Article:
I would like to create a service to execute a task automatically, and starting and stopping it on demand. In Windows, it is possible to create an application that can be installed as a service (Windows Service). So what would be the equivalent of services on Mac OS X? How are they implemented and where to start to learn about it?

Well, let’s meet launchd.

You need to create launchd configuration files (in the form of a property list) that are placed in one of five locations:

  • ~/Library/LaunchAgents: Per-user agents provided by the user.
  • /Library/LaunchAgents: Per-user agents provided by the administrator.
  • /Library/LaunchDaemons: System-wide daemons provided by the administrator.
  • /System/Library/LaunchAgents: Per-user agents provided by Mac OS X.
  • /System/Library/LaunchDaemons: System-wide daemons provided by Mac OS X.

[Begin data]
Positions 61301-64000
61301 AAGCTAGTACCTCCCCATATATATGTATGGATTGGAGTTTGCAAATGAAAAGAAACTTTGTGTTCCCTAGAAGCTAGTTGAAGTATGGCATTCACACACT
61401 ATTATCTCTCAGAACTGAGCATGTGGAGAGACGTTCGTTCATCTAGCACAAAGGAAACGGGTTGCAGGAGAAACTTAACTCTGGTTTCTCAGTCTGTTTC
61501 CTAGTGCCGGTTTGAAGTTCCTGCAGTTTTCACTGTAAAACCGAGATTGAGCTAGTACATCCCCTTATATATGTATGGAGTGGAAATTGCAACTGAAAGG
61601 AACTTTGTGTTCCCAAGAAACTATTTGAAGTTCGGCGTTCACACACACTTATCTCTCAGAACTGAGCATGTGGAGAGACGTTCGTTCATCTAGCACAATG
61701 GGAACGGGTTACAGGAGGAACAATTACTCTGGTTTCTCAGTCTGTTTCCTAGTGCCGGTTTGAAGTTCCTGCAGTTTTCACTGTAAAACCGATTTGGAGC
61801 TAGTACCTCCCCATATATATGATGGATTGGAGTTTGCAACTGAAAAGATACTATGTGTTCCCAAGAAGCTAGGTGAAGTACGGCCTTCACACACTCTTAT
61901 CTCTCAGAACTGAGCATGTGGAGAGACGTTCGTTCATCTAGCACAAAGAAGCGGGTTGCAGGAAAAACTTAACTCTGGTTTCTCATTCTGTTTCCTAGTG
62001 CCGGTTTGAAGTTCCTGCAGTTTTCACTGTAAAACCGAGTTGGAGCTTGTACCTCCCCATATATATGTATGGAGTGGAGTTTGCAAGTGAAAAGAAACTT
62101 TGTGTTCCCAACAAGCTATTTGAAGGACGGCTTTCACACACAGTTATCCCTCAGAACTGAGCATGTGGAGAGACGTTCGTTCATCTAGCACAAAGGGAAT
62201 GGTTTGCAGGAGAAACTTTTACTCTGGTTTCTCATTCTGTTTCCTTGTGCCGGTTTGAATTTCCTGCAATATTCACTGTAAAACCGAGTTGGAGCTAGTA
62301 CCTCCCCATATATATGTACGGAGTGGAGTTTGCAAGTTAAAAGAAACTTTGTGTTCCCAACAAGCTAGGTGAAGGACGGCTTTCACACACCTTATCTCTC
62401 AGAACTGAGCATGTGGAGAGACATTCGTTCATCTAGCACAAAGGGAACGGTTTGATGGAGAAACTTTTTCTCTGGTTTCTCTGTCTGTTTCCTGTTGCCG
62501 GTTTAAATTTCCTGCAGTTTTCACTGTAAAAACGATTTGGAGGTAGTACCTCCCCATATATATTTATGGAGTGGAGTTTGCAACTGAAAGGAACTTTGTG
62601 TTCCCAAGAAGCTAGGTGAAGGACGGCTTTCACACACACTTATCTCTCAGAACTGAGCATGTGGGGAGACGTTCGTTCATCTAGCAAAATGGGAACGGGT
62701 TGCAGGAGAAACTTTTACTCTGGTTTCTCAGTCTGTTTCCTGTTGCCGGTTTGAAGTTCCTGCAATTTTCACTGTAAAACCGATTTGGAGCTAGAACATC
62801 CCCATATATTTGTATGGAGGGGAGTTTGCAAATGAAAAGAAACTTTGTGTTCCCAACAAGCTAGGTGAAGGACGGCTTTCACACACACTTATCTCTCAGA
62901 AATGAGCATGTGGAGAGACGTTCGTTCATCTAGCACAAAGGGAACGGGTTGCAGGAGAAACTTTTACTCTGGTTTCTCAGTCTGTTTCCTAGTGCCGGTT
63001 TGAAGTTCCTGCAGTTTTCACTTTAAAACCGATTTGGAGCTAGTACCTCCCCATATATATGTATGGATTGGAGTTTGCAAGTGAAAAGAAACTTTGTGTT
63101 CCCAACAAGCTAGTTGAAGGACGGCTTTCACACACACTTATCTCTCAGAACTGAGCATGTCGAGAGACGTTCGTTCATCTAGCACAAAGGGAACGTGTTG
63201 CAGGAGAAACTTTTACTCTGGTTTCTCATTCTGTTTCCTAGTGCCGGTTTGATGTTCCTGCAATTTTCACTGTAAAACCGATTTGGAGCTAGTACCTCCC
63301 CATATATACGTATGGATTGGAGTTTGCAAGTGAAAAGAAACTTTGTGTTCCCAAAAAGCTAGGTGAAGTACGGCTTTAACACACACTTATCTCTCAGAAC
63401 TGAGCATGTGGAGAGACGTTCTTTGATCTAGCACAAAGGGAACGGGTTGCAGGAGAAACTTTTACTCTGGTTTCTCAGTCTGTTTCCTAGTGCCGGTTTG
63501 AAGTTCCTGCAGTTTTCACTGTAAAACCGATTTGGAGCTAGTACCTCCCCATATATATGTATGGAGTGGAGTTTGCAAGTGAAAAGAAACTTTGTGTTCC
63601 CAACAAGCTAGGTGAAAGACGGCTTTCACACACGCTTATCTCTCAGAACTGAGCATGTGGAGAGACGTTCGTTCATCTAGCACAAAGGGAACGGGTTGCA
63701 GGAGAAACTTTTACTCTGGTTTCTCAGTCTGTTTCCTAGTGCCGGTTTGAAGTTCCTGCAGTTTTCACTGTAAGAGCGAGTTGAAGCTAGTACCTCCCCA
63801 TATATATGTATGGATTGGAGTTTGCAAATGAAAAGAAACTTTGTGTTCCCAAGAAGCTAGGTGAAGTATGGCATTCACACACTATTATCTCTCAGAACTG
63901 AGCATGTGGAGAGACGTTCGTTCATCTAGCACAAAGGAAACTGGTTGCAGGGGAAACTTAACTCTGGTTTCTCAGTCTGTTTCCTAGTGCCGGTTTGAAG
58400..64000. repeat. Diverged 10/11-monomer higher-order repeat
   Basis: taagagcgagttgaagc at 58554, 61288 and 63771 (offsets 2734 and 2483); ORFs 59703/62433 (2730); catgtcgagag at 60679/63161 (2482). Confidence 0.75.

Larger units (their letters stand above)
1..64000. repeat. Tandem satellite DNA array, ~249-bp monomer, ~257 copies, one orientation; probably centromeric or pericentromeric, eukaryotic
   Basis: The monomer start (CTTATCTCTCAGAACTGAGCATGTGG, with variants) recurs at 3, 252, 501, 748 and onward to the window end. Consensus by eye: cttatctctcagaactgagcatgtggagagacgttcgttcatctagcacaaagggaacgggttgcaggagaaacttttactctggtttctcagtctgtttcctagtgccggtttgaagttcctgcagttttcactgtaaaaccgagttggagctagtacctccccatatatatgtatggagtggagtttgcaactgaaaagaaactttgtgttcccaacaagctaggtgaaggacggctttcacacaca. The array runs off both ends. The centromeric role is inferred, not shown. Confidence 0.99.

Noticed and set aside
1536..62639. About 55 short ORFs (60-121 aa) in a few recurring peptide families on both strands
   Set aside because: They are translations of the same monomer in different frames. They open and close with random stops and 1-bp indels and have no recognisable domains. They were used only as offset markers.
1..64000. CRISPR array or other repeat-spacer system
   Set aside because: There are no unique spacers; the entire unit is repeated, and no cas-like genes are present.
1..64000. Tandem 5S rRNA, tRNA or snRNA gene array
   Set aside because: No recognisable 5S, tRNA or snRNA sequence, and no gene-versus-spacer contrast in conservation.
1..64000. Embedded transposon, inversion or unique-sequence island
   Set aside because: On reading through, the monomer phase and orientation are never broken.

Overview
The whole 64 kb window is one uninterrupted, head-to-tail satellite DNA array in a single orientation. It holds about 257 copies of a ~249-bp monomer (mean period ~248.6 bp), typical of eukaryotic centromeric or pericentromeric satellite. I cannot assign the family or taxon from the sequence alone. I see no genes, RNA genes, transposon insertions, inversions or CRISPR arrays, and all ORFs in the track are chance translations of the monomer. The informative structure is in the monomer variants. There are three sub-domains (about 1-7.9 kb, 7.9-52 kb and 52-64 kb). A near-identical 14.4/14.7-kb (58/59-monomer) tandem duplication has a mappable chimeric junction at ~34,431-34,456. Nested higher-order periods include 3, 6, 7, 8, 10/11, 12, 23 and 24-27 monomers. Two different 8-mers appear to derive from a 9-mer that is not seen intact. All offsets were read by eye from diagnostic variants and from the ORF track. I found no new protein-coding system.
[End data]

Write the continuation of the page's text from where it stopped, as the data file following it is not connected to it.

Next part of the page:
A daemon is a system-wide service of which there is one instance for all clients. An agent is a service that runs on a per-user basis.

The syntax of the configuration files is simple but it’s easy to get it wrong. The Wikipedia article has a good summary of the options if the man page is not to your liking.

Essentially, what you do is install your actual command-line tool (your service) somewhere and then create a launchd configuration plist and place it in one of the above locations. You can configure the plist so that launchd runs your service at launch or periodically, or in response to various actions (such as the contents of a folder changing).


Q: The items in /Library (as opposed to a single user’s ~/Library) will run for every user who logs in, correct?

A: Yes, that’s right.

Q: Is there a way to have this app run as root on startup using launchd?

A: Yes, you need to use the /Library/LaunchDaemons location for your configuration file.

Q: Can you share some Mac launchd examples (also written as launchd plist examples, or launchctl examples)?

A: This launch plist script does the following things:

  • Runs a Unix shell script named /Users/al/bin/crontab-test.sh.
  • Runs that script every minute, as given by the StartInterval tag.
  • Assigns the label com.devdaily.pingwebsites to this script. This is helpful when you use the launchctl command, as discussed in the earlier tutorial.
<?xml version="1.0" encoding="UTF-8"?>
<plist version="1.0">